It’s ubiquitous, superwash wool. Superwash refers to wool that can be machine washed (and possibly dried) without fear of it shrinking and felting to Lilliputian sizes, thanks to one of a couple chemical processes. The first is a chlorinated bath that removes the “scales” from wool fibres, smoothing them out and taking away their ability to lift up and then stick to each other, which is essentially the process of shrinking/felting. All hair has scales, by the way, even human hair–it’s overlapping layers of the cuticle, which is the outermost part of the hair shaft. Wool, especially certainly breeds like Merino, has lots of scales and is especially prone to felting.
Another way to remove the risk of felting is to coat the wool fibres with a polymer, sort of a plastic outer layer that covers the scales. This is all well and good, and superwash has certainly been a boon to the wool industry in general(and has its uses), but it’s not without problems. First, both the chlorination and polymer processes are quite toxic. That last link also gives some info about a less toxic variation of the polymer process, but I’d like to move on to other issues with superwash:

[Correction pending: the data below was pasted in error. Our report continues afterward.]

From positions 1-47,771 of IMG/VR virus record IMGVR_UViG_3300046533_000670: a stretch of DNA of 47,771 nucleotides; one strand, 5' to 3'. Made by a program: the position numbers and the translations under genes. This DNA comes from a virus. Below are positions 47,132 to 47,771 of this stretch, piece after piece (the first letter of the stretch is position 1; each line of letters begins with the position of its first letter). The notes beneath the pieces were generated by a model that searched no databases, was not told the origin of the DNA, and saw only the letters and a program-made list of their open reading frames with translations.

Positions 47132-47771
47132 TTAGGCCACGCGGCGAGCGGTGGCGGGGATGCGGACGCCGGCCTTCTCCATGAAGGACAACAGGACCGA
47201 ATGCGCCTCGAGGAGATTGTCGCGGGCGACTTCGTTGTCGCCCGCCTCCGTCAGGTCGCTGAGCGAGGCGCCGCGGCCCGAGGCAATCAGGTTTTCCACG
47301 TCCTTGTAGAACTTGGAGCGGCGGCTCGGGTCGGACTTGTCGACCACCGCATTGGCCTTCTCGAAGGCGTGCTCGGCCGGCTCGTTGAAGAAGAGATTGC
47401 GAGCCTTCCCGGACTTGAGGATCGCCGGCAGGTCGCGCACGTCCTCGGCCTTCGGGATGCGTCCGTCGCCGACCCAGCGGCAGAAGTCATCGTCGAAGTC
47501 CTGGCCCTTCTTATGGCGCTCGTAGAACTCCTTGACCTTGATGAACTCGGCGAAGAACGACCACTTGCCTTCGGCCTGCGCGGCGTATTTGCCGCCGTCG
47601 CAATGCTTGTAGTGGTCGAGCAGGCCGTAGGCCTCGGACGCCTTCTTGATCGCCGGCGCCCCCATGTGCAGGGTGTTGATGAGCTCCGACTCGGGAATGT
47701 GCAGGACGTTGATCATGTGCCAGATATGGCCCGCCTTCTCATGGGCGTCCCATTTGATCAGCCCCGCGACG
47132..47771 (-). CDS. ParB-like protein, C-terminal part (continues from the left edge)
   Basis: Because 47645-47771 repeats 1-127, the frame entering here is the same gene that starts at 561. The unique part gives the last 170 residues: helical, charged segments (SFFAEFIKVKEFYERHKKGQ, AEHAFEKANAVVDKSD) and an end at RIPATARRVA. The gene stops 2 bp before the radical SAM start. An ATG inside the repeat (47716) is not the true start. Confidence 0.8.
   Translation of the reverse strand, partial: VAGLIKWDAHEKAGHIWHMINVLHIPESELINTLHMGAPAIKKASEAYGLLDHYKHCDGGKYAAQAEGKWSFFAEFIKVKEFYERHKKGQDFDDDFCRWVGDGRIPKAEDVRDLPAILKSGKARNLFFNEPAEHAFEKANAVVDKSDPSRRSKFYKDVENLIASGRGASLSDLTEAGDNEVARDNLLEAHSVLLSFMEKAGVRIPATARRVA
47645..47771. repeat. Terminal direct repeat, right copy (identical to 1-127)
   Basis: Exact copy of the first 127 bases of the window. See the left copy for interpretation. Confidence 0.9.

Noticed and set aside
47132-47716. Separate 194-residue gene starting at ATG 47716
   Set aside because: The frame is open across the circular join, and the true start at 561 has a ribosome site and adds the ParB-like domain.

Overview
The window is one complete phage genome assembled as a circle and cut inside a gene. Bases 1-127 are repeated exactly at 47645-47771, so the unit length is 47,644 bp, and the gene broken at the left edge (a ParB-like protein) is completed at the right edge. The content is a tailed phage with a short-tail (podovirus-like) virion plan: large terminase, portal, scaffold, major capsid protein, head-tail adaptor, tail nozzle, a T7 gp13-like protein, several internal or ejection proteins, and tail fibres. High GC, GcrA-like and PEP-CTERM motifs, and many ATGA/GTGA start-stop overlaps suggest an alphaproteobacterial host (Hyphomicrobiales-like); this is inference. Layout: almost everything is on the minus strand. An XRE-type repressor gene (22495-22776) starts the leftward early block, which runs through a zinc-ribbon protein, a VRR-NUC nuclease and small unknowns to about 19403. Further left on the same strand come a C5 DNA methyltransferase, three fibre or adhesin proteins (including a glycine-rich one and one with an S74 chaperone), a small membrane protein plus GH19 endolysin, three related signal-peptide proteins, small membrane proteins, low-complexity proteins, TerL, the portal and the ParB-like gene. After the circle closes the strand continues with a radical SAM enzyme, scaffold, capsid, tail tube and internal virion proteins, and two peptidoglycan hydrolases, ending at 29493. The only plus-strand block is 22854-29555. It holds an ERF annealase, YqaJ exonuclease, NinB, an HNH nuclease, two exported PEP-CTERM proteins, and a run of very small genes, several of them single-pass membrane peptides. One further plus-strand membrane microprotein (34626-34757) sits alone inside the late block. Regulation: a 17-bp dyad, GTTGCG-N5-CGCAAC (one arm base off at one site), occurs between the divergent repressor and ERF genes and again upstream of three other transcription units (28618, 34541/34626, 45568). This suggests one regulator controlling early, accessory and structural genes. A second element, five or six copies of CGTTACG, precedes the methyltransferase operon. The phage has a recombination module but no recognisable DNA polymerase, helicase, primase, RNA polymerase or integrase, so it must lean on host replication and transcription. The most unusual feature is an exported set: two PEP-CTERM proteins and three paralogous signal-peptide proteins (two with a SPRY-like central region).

It kind of makes the yarn suck. I know, I know, them’s fightin’ words, but hear me out. Because there are no scales, the fibres become quite slippery, which explains superwash yarn’s tendency to GROWWWWWW when it’s washed. It can be cajoled back to normal size again, but generally not without the use of a clothes dryer, and it adds an extra layer of complication to something that must be blocked (like lace). It also changes the hand feel, especially if there are polymers involved. It’s taking wool and making it, well, more like acrylic. I’m currently knitting a pair of leg warmers from gorgeously dyed gradient wool, but the feel is absolutely terrible in my hands. Superwash strikes again. (Though it should be noted that this varies greatly among mills/producers. Some superwash yarn still feels quite nice.)
While superwash is a handy quality in commercially produced items like my merino base layers for winter sports, I have to ask myself, do I really need machine washability in my handknits? Most of what I knit will be hand washed anyway, especially the lace, and I even hand wash my socks. I don’t need the superwash quality.
So, I end up with my New Year’s Resolution for 2018: I will not be buying any superwash yarn or fiber this year (though I’ll knit with the stuff I already have). Primarily for the environmental benefit, but also because I just don’t like the stuff as much as untreated wool. This may even be a challenge, because superwash is everywhere, and people seem to look for it on the label even if they don’t end up chucking their finished items in the washing machine.
Feel strongly about superwash? Got a nice untreated wool yarn to recommend? Leave me a comment.